AARP Driver Safety Debuts New Driving Refresher Course

January 9, 2014

AARP debuted its new smart driver course on January 1, 2014. The new course is available in a classroom setting, led by certified volunteer instructors, in all 50 states, the District of Columbia, and in U.S. territories. The new version of the course will soon be available online.

The new curriculum was developed to help drivers 50 and older stay current with driving laws and new technologies inside and outside of vehicles.

“The driving experience today is significantly different from even a decade ago—changing vehicles, changing technology, changing road rules, and even changing roadways,” said Julie E. Lee, vice president and national director of AARP Driver Safety. “That change is often hardest on those who are farthest removed from a driving course.”

The New and Improved Curriculum

In an effort to measure the impact of its driver safety course, AARP Driver Safety partnered with the Eastern Virginia Medical School to conduct a research study.

The results demonstrated the effectiveness of AARP Driver Safety’s driving refresher course. It also highlighted areas of opportunity in which evidence-based findings could be incorporated into the course. The course has been adjusted to include a focus on areas where older drivers could benefit from additional training, including: roundabouts, pavement markings, stop-sign compliance, and safety issues such as speeding, seatbelt and turn signal use.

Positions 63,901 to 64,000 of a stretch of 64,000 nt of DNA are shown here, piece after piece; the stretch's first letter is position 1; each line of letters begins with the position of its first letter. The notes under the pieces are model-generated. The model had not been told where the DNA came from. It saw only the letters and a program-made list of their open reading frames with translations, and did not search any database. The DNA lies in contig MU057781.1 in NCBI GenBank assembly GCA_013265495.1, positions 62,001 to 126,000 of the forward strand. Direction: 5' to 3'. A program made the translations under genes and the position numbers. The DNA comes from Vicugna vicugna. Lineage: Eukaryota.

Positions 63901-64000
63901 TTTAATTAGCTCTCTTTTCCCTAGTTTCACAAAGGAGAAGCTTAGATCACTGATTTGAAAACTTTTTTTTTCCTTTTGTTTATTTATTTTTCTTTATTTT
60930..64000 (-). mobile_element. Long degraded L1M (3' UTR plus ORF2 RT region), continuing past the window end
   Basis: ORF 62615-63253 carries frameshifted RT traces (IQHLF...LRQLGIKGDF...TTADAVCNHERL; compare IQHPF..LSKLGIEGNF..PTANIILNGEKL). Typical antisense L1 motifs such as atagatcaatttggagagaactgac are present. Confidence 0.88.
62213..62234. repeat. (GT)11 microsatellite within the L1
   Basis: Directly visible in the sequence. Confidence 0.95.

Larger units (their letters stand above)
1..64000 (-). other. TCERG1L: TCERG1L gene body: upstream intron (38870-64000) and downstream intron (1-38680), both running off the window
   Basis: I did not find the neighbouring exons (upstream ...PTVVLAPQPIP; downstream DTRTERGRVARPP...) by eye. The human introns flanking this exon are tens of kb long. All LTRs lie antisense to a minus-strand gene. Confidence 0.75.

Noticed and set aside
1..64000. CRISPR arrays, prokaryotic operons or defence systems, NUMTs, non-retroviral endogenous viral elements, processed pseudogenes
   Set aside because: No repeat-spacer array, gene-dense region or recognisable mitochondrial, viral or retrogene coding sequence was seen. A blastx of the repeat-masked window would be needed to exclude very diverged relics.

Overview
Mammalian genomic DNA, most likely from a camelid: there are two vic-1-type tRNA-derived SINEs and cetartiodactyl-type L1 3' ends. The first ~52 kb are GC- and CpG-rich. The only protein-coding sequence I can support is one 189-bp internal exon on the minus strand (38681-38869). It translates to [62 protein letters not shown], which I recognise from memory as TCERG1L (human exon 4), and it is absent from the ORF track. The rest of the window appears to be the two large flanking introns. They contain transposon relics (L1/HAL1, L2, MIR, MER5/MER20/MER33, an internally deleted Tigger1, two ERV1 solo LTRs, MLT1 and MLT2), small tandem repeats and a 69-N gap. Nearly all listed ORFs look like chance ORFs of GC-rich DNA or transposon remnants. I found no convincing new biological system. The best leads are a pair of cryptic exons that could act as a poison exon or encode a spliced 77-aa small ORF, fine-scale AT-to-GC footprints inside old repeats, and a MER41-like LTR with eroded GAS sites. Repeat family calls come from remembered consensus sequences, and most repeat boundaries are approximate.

In addition to learning safety strategies that can reduce the likelihood of a crash, participants of the new course will also learn how aging, medications, alcohol, and other health-related issues affect driving ability, and how to adjust their driving accordingly to allow for these changes. The course also helps participants determine when it may not be best to drive (e.g., late at night, inclement weather, etc.) and how to plan for a time when driving is no longer an option.

In addition to incorporating evidence-based research, the AARP Smart Driver Course was developed with input from a National Older Driver Safety Expert Panel, chaired by Dr. Joseph Coughlin of MIT AgeLab. Designed with the participant in mind, the AARP Smart Driver Course also incorporates adult learning principles, and the classroom course guidebook features reader-friendly print types, full-color pages, an easy-to-follow format and supplemental course videos.

Instructors can also customize 19 areas of the new course, which is available in English and Spanish, to provide information that is specific to their state to better meet participant needs.

The new AARP Smart Driver Course is one of four easily accessible resources provided by AARP Driver Safety for adults who want to brush up on driving best practices. Additional resources include We Need to Talk, CarFit and the AARP Driving Resource Center, an interactive online resource that features tools and activities to further improve upon driving best practices.

 

Source: AARP

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